Thursday, June 25, 2020

Here's how to get your PPP loan forgiven Crains New York Business June 23, 2020

The federal government has finally offered some clarity on how mom-and-pop businesses can avoid repaying their bailout loan—a major sticking point in the Paycheck Protection Program.

In the past month officials in the Small Business Administration and the Treasury Department have worked with Congress to make much-demanded changes to the law, which culminated in the PPP Flexibility Act signed by President Donald Trump on June 5.

With all remaining PPP loan applications expiring next week—June 30 is the last day to apply—here are the changes small-business owners need to know to receive forgiveness on current or future loans.

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The amount one is required to spend on payroll has shifted

The first iteration of the PPP loan required small-business owners to spend 75% of the loan money they received on employee payroll before it could be considered for forgiveness. After an outcry from small-business owners, who considered the stipulation restrictive in light of a host of other operating costs, the revised PPP loan shifts that requirement to 60%.

Furthermore, even if a borrowing small-business owner uses less than 60% of the loan amount on payroll, he or she will still be eligible to have a portion of the entire loan forgiven. The other expenses that can be funded from the remaining 40% of the loan money and still be forgiven are rent, mortgage payments, utilities and interest on loans. Expenses outside this realm are not forgiven.

There is a new PPP loan forgiveness 'safe harbor' rule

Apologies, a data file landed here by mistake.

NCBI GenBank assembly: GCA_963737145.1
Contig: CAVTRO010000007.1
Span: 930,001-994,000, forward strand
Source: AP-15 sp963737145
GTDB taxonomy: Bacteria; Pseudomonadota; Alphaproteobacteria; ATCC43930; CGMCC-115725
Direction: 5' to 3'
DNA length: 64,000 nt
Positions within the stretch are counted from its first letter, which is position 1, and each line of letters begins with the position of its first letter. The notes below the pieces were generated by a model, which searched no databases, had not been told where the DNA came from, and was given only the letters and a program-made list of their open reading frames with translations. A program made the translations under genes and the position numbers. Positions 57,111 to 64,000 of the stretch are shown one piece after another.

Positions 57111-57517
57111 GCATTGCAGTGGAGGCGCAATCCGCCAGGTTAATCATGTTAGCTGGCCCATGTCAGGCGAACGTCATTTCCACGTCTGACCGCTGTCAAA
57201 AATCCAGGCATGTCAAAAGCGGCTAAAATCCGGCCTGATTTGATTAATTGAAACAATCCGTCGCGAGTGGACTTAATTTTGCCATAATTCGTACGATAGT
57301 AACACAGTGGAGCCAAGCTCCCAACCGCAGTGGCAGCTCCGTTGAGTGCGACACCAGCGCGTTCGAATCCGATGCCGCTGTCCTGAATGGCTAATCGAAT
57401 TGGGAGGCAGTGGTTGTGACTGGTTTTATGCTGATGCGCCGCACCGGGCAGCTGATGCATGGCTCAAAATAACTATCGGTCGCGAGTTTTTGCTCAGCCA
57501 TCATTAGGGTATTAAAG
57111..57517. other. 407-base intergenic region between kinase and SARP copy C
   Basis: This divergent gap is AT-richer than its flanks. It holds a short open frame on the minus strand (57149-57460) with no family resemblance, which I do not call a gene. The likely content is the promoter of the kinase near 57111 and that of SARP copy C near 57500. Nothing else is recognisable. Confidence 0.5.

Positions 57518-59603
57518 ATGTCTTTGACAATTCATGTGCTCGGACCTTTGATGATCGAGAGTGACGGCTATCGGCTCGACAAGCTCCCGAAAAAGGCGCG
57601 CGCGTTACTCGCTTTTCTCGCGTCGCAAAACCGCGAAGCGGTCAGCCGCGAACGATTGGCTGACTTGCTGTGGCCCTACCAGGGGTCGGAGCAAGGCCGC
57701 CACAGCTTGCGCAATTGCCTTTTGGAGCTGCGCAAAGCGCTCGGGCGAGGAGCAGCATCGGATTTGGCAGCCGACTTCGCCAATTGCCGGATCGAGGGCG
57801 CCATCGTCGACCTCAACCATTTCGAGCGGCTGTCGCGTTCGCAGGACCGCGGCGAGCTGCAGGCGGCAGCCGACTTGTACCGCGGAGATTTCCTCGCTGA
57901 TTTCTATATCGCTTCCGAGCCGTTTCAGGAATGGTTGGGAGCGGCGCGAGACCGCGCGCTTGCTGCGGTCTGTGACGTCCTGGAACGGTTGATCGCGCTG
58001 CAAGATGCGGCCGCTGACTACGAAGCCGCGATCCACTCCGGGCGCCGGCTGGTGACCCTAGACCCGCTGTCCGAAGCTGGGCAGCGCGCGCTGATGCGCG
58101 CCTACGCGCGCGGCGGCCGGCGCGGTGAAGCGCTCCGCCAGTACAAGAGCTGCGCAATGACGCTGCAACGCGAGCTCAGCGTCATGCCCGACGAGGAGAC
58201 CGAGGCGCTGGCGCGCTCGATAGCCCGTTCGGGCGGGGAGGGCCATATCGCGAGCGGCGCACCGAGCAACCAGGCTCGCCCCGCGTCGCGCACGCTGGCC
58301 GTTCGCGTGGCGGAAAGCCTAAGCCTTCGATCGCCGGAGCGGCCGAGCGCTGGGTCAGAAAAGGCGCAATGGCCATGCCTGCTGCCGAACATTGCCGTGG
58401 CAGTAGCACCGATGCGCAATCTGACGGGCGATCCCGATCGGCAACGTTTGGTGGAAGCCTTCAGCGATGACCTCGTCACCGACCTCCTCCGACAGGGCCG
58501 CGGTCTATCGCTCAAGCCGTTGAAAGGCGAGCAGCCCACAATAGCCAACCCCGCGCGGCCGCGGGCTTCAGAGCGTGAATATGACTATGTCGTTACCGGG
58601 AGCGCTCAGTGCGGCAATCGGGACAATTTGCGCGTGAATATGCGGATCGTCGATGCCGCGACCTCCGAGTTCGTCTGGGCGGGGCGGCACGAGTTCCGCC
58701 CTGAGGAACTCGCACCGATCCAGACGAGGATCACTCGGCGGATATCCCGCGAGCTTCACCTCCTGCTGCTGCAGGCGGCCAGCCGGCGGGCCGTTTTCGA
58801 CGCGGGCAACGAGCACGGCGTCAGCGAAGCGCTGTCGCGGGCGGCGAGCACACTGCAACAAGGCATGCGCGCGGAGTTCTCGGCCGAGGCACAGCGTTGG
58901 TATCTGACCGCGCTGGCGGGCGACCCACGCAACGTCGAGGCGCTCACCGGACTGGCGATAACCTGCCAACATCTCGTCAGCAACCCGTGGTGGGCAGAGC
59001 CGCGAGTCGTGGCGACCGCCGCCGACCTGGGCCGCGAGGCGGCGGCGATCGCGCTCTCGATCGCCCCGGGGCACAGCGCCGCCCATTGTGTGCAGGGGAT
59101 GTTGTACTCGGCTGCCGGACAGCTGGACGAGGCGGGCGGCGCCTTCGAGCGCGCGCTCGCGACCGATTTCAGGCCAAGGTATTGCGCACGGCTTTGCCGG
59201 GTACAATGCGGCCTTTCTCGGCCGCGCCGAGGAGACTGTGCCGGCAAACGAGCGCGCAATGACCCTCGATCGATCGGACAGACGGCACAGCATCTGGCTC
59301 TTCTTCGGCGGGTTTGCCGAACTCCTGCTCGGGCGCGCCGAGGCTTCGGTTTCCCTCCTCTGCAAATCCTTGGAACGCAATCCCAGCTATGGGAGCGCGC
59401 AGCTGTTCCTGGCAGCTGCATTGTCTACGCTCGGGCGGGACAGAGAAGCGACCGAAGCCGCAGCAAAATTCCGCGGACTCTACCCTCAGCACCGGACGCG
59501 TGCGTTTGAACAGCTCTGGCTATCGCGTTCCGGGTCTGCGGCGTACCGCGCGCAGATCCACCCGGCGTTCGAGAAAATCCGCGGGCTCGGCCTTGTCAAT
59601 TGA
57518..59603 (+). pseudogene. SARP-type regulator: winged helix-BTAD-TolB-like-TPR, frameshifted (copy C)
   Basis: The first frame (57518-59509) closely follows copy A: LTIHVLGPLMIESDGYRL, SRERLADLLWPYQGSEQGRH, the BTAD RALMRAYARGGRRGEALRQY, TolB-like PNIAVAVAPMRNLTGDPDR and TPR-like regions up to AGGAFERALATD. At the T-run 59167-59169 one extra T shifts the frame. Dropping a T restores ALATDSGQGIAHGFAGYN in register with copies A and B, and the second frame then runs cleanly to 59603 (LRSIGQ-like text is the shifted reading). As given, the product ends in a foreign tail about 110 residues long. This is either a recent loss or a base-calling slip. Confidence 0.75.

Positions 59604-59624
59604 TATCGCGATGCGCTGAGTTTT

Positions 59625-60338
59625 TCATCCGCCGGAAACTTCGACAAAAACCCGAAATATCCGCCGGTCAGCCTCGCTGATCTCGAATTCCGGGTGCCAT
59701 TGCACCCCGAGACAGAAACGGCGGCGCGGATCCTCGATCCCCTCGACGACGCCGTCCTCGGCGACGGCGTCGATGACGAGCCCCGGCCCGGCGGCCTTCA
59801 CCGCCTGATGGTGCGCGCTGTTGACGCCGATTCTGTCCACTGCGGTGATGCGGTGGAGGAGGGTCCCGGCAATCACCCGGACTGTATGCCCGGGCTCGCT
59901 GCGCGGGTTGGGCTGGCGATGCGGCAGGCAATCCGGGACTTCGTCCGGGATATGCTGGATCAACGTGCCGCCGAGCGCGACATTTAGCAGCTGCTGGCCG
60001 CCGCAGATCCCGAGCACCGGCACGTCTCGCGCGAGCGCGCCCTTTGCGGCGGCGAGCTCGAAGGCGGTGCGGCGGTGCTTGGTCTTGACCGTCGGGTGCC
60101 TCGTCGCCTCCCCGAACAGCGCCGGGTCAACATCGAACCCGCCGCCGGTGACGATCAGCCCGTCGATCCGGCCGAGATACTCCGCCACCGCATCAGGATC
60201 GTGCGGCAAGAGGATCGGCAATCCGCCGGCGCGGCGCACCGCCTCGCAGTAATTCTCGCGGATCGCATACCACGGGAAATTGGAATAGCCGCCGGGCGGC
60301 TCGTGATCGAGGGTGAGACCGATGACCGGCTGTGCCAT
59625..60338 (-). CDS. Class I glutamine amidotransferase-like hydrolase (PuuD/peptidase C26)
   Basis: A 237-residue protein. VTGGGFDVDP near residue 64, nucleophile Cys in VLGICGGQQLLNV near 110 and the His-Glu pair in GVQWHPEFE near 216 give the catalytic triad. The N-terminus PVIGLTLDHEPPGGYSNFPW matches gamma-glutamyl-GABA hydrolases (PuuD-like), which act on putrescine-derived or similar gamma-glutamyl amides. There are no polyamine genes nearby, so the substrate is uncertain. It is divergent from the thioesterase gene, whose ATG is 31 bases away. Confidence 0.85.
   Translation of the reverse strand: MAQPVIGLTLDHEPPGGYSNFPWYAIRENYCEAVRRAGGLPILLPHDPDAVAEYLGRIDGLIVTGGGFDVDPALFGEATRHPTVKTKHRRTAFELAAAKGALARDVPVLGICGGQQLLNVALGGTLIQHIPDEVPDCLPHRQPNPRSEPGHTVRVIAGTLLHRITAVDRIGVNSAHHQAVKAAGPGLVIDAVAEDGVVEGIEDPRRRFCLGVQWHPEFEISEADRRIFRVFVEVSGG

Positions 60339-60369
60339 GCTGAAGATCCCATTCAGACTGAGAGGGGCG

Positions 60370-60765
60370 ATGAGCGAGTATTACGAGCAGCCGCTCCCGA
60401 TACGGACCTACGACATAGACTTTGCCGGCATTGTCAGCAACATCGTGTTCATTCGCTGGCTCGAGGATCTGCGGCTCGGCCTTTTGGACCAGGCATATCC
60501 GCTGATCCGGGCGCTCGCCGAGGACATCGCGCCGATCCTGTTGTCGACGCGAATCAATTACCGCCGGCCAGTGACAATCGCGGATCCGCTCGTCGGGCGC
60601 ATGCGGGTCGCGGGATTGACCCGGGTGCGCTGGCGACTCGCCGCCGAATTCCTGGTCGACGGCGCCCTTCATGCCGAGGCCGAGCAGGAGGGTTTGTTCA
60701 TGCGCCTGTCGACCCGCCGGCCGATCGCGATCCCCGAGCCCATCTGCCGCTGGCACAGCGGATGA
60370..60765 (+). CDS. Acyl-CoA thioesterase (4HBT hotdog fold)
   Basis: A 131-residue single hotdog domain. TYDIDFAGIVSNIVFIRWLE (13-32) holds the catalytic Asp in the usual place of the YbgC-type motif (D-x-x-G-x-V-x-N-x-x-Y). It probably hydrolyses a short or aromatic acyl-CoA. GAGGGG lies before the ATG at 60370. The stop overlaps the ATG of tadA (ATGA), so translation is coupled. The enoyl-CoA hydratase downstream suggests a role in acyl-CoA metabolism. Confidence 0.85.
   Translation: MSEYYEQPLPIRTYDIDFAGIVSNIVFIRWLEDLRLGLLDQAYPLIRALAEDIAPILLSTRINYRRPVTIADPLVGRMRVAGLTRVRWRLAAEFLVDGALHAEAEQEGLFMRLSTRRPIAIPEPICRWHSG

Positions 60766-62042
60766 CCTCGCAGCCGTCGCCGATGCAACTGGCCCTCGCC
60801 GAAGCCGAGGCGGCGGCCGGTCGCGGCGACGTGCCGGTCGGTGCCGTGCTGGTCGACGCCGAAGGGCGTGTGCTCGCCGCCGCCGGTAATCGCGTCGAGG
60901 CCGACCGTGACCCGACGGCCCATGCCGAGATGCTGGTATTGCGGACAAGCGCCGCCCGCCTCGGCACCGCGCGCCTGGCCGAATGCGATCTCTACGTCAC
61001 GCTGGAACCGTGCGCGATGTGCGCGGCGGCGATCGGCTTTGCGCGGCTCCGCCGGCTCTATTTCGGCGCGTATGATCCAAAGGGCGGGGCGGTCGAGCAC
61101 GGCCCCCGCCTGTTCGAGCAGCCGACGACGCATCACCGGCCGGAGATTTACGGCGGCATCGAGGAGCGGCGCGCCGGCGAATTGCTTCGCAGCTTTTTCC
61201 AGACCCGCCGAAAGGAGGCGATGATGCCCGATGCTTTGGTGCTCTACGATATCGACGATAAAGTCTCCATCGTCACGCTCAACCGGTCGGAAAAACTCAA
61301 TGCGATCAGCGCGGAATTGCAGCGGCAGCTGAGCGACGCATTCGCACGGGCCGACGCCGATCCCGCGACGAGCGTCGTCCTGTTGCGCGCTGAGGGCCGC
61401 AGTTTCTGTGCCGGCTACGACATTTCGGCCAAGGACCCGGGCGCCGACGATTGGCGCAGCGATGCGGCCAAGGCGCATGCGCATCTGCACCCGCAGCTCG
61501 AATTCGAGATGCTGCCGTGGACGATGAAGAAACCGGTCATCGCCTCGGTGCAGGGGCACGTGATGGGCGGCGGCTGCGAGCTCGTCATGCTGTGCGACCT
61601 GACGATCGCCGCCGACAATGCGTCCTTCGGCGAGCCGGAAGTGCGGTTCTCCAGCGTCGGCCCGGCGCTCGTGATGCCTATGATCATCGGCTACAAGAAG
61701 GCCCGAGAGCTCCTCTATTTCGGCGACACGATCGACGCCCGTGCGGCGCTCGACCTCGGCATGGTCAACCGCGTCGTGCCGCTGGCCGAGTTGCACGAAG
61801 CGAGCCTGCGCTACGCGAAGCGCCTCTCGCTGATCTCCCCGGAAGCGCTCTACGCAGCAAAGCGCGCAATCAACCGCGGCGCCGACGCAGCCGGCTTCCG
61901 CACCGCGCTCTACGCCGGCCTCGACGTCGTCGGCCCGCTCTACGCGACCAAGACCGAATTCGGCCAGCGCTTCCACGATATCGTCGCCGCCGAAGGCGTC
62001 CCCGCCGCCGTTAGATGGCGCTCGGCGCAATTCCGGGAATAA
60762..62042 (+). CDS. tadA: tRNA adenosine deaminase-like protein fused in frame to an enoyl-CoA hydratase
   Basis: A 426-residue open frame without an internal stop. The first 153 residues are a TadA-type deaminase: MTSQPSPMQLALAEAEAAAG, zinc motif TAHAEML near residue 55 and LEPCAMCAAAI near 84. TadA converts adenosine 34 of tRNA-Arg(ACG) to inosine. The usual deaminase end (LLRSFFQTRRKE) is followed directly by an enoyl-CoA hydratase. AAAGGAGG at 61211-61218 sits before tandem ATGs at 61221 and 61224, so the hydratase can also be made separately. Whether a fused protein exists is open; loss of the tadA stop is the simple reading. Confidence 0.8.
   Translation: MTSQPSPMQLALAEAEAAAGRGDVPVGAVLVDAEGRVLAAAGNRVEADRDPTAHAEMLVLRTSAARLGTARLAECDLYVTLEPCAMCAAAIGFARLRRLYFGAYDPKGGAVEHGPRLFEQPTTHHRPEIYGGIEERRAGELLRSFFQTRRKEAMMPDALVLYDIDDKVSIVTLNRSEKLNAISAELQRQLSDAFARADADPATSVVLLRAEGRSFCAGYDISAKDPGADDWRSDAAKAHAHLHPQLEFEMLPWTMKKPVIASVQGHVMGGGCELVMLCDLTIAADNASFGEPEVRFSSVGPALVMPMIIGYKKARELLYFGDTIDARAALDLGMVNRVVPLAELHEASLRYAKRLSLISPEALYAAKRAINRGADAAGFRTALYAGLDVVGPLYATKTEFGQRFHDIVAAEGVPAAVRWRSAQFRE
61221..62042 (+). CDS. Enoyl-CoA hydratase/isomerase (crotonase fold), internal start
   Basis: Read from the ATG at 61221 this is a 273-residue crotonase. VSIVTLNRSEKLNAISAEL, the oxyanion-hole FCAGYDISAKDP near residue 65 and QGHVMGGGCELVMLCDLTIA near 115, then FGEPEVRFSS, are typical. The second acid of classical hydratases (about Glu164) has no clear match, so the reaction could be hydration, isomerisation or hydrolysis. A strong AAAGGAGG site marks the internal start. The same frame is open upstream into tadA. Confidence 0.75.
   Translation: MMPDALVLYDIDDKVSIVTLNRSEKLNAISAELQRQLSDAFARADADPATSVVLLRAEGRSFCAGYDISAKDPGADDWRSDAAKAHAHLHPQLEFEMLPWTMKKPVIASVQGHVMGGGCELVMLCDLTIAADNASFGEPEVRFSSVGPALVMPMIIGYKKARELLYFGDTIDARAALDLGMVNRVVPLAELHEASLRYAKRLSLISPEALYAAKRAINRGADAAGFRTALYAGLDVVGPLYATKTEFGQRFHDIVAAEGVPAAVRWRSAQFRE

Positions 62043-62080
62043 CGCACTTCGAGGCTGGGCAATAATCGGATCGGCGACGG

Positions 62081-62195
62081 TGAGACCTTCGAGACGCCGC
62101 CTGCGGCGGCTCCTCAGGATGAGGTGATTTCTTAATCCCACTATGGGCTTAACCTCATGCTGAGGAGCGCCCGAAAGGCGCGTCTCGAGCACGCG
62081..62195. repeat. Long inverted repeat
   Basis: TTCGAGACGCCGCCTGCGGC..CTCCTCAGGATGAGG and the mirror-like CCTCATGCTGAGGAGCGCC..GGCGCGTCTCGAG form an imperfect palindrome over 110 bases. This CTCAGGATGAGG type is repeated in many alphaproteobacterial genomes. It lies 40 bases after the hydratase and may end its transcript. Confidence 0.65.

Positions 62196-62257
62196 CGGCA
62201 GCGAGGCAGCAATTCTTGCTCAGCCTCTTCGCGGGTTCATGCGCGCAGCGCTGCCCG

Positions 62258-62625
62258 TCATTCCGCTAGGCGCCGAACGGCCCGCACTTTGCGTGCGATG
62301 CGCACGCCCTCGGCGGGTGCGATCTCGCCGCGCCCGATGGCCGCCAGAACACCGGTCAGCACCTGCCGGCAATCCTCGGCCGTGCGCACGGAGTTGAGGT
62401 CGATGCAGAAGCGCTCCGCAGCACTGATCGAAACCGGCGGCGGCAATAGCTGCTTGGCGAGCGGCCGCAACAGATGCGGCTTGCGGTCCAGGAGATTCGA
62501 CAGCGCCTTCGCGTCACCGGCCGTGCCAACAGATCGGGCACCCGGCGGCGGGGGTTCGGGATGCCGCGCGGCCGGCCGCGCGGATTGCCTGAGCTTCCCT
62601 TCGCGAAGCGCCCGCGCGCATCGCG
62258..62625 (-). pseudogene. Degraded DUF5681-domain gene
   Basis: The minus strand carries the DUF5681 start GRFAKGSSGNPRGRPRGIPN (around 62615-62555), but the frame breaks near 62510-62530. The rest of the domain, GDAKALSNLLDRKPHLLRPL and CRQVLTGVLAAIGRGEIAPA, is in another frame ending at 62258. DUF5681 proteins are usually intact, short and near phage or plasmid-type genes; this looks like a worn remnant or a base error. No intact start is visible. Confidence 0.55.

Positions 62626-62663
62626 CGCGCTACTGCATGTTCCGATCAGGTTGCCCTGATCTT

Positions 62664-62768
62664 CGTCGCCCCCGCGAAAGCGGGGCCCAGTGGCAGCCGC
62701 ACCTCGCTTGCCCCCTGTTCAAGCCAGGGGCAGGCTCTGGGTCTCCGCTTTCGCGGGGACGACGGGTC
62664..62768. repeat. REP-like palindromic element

This change in the loan terms protects businesses that were unable to hire employees back to Feb. 15, or pre-Covid-19, levels from being penalized on their loan amount, as payroll is tied directly to the employee amount an owner can or had hired before the shutdown. Businesses have been given an extension to Dec. 31 to hire back employees they had on staff before February of this year. Basically the "safe harbor" rule applies to those small businesses that are still shut down. They can apply for a full PPP loan and not feel forced to hire back staff when they are not open. 

The rule has a second component. Businesses that hire employees back on salaries lower than before the pandemic—because of a decline in business activity or a lack of revenue—will not be penalized on their loan amount as long as they can document their drop in full-time employee salary was related to Covid-19 restrictions.

The requirement to use funds within eight weeks of receiving the loan has been moved to 24 weeks

This is another important change to the program that could have ramifications on how much forgiveness is allocated to small-business owners. Borrowers who applied for and received PPP funds after June 5 will have 24 weeks (six months) until they need to spend the money. Those who received money before June 5 will still have eight weeks from the start of the loan to spend the money if they choose so, as they might find it advantageous to get it off their books. These borrowers are offered the flexibility to receive the 24-week extension. 

The repayment terms have been extended too

Small-business owners who received PPP money on or after June 5 will now have five years to repay the amounts of the PPP loan that are not turned into a grant through the forgiveness provisions. Those borrowers who received PPP money before June 5 must pay their nonforgiven portions of the loan back within two years, although they can work with the bank that provided the loan to get an extension.

PPP Forgiveness Application 3508EZ ( Revised 06.16.2020) by Janon Fisher on Scribd


Furthermore, the SBA has amended the law to allow deferments on payments on principal, interest and fees associated with PPP loans to the date the SBA remits the loan to the bank. Previously the period was six months from the date of the loan. This amendment extends the clock from ticking too quickly on when a borrower is expected to pay back these costs.

SBA offers 'EZ-Application' for eligible small- business owners

This three-page PPP loan application simplifies the paperwork process and is available to small-business owners who are either self-employed or have no employees, did not reduce the wages of their employees by more than 25%, or can prove they experienced a drop in business activity because of Covid-19 and did not reduce their business wages by more than 25%.

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